• Both sides agreed to cooperate to replace North Korea's graphite-moderated reactors with light water reactor (LWR) power plants, to be financed and supplied by an international consortium (later identified as the Korean Peninsula Energy Development Organization or KEDO);
• The United States and North Korea agreed to work together to store safely the spent fuel from the five-megawatt reactor and dispose of it in a safe manner that does not involve reprocessing in North Korea;
• The two sides agreed to move toward full normalization of political and economic relations;
• Both sides agreed to work together for peace and security on a nuclear-free Korean Peninsula; and
• Both sides agreed to work together to strengthen the international nuclear non-proliferation regime.
In accordance with the terms of the Agreed Framework, North Korea decided to freeze its nuclear program and cooperate with United States and IAEA verification efforts, and in January 1995 the U.S. eased economic sanctions against North Korea. North Korea agreed to accept the decisions of KEDO, the financier and supplier of the LWRs, with respect to provision of the reactors. KEDO subsequently identified Sinpo as the LWR project site and held a groundbreaking ceremony in August 1997. In December 1999, KEDO and the (South) Korea Electric Power Corporation (KEPCO) signed the Turnkey Contract (TKC), permitting fullscale construction of the LWRs.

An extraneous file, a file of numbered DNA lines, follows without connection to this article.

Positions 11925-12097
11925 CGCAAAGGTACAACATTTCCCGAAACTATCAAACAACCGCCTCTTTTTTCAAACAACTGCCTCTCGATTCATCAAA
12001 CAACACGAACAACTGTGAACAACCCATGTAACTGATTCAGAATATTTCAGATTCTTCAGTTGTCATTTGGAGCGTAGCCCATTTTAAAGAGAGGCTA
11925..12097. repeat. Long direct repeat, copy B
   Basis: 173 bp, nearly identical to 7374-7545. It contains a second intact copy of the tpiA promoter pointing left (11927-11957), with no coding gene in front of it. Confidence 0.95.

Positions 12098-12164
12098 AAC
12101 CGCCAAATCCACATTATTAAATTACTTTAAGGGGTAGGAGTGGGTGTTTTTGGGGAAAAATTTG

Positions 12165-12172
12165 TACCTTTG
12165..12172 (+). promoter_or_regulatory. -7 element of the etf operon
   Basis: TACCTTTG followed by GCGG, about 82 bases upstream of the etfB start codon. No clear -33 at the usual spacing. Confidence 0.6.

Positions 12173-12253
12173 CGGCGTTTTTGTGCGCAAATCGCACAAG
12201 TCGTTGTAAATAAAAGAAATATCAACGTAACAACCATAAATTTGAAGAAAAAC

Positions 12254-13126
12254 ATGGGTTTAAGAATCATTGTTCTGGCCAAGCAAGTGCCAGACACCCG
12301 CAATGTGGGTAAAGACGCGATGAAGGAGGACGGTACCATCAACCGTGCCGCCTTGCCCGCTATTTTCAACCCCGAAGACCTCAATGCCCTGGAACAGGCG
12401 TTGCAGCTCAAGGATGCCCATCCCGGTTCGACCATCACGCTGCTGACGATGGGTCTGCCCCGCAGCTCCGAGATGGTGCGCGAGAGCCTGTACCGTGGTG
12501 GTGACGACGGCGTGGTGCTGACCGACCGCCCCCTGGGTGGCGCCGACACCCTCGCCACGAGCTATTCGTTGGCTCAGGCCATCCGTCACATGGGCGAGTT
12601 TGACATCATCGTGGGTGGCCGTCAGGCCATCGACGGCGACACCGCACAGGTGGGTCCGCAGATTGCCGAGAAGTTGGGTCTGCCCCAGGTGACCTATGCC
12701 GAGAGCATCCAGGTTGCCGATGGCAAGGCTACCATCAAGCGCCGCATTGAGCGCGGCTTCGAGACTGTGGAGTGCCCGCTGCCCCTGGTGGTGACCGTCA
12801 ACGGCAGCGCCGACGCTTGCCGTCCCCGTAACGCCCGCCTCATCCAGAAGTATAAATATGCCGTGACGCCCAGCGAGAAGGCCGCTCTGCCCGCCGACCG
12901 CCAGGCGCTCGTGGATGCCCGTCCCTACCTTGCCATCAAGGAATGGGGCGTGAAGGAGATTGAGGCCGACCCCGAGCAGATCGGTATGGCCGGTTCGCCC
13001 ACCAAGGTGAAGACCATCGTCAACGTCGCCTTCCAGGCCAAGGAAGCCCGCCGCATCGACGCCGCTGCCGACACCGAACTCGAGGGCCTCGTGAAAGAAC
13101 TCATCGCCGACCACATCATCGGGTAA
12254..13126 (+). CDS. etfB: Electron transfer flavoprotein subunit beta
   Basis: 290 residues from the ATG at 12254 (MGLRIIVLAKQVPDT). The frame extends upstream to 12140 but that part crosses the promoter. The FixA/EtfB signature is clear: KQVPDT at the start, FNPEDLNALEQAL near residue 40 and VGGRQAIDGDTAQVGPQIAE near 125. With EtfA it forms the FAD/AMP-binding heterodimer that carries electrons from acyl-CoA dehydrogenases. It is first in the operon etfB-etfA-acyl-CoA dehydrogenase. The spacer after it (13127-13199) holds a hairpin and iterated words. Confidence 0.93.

In January 1995, as called for in the Agreed Framework, the United States and North Korea negotiated a method to store safely the spent fuel from the five-megawatt reactor. According to this method, U.S. and North Korean operators would work together to can the spent fuel and store the canisters in the spent fuel pond. Actual canning began in 1995. In April 2000, canning of all accessible spent fuel rods and rod fragments was declared complete.
In 1998, the United States identified an underground site in Kumchang-ni, which it suspected of being nuclear-related. In March 1999, North Korea agreed to grant the U.S. "satisfactory access" to the site. In October 2000, during Special Envoy Jo Myong Rok's visit to Washington, and after two visits to the site by teams of U.S. experts, the U.S. announced in a Joint Communiqué with North Korea that U.S. concerns about the site had been resolved.
As called for in Dr. William Perry's official review of U.S. policy toward North Korea, the United States and North Korea launched new negotiations in May 2000 called the Agreed Framework Implementation Talks.
North Korea policy under George W. Bush